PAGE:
These actions are all part of a wider programme of comprehensive reforms, prompted by previous SSLN results and based firmly on the independent findings of the 2015 OECD review of Scottish education. There are a number of significant developments in this area worth highlighting:
We are increasing investment and support in the early years through the significant expansion of early learning and childcare. This will help to address the gap in vocabulary at P1 between children from more deprived and less deprived circumstances.
We are building the capacity of the teaching workforce, by investing in the professional learning and recruitment of teachers and introducing new programmes to train and develop headteachers.
We are developing targeted interventions for schools through the £750 million Scottish Attainment Challenge programme. The Challenge will tackle the poverty-related attainment gap by targeting resources at the children, schools and communities most in need, focussing specifically on literacy, along with numeracy and health and wellbeing. All schools now have access to Attainment Advisors and, from April this year, £120 million is being provided directly to headteachers to use for activities and interventions that will lead to improvements in literacy, numeracy and health and wellbeing in their schools.
The Pupil Equity Fund demonstrates our clear commitment to put schools and communities at the heart of the education system. Next month, we will publish the next steps in the review of governance. These steps will support the National Improvement Framework and ensure the education system puts children, parents, teachers and schools at the centre.
These reforms will provide teachers and schools with the tools – through the literacy benchmarks and the standardised assessments – and the resources – through the Scottish Attainment Challenge and Pupil Equity Fund – they need to improve literacy. And they will ensure a relentless focus on developing the skills that are essential to literacy development from a child's birth, right through to when they leave school.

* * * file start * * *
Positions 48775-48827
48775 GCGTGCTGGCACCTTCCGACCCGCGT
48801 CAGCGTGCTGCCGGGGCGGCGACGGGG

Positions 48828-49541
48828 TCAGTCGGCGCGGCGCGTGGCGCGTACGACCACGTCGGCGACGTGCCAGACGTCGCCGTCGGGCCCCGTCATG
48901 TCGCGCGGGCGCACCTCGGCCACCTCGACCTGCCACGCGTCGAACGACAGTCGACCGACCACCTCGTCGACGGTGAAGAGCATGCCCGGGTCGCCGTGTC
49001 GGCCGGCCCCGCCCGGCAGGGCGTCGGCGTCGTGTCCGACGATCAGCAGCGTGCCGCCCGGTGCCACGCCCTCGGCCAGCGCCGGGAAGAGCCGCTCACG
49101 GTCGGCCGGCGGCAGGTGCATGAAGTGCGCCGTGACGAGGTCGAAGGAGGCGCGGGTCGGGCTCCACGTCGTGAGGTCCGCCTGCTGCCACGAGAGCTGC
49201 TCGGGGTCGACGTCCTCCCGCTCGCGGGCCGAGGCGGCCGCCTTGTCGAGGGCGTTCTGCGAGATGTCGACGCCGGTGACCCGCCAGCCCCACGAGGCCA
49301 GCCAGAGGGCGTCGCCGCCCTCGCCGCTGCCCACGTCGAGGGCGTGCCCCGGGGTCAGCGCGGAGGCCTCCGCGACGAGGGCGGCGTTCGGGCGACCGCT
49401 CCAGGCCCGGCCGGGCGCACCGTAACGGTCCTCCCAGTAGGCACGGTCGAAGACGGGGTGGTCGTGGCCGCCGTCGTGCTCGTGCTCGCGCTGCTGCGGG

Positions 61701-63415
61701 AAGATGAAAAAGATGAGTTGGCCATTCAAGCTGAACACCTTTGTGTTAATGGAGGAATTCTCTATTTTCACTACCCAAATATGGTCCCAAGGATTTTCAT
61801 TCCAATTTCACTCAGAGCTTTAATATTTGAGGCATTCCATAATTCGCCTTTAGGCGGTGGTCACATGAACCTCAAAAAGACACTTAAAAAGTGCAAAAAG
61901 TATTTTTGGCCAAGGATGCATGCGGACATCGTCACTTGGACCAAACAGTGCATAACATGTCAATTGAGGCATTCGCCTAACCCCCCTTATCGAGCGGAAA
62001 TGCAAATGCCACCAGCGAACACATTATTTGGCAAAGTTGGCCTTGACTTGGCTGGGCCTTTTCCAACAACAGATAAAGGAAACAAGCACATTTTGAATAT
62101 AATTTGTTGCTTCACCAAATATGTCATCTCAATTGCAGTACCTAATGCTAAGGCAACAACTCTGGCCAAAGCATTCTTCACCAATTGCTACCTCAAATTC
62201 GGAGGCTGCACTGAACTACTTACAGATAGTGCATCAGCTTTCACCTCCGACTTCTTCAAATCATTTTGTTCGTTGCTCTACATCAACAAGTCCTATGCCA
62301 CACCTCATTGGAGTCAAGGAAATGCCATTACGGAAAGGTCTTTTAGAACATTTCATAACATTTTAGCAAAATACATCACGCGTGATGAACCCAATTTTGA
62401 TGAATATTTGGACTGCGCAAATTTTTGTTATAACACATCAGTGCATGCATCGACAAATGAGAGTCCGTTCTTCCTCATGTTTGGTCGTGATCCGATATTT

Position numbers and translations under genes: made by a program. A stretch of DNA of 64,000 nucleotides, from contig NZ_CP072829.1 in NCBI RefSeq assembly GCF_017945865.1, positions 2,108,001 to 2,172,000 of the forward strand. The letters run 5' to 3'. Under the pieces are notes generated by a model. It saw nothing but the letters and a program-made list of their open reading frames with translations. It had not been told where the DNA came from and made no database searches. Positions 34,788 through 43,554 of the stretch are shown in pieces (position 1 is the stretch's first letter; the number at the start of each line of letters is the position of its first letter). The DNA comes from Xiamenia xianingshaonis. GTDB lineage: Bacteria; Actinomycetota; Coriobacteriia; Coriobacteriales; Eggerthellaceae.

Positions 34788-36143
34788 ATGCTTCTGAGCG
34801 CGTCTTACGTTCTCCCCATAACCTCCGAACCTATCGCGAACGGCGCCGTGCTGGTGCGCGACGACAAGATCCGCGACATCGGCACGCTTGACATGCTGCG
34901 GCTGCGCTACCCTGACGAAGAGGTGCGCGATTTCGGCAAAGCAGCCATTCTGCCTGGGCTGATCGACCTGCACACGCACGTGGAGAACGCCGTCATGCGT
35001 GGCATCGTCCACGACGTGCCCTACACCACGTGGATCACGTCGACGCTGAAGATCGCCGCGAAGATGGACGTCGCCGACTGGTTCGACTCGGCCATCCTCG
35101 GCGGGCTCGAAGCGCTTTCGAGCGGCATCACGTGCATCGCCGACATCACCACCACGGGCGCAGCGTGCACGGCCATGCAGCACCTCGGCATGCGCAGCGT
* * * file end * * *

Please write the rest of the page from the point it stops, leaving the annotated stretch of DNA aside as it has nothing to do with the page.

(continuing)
However, in acknowledging the challenges presented by the SSLN results, I am determined that we do not lose sight of the many strengths in Scotland's education system.
The data from the SSLN itself tells us that pupils in Scottish schools are highly engaged with their learning, and motivated to do well. Consistently over the six-year life of the survey, over 94% of pupils said they wanted to do well, and felt they usually did do well, in school. The majority also see the clear value of what they learn both for life outside school and for future employability.
Teachers also report the use of varied teaching and learning techniques – exactly as Curriculum for Excellence requires them to do – and generally high levels of confidence in delivering the literacy aspects of the curriculum. Teachers also report high levels of confidence in the use of information communication technology (ICT) to enhance learning and, particularly in our primary schools, that it is used regularly for delivering learning and support to pupils.
At a time when many young people are sitting examinations, we should also acknowledge the progress we have seen in results in the national qualifications. In 2016, the number of Advanced Higher passes reached a record high, while the number of Higher passes was second only to the 2015 record.
A record proportion of young people from Scotland's most deprived communities are continuing their education, entering training, or getting a job after they leave school – 88.7% of school leavers from these communities went into a positive initial destination in 2015 and 2016, the highest ever proportion and up from 83.9% in 2011 and 2012.
So, in fully accepting the case for reform confirmed by today's statistics, we must not fall into the trap of ignoring the tangible strength in our education system that is delivering well for a great many of young people in Scotland.
In conclusion, the latest phase of reform is only now starting to come into force, with £120 million given to headteachers to spend on improving attainment just last month, the outcome of the governance review expected next month and the introduction of standardised assessments later this year.
These actions will not deliver an overnight solution: it will take time before we see their full effect. However, it is clear we must stay the course and continue to make the changes that are necessary to strengthen Scottish education. This requires an unwavering focus on improving Scotland's education system for every child and we are doing exactly that.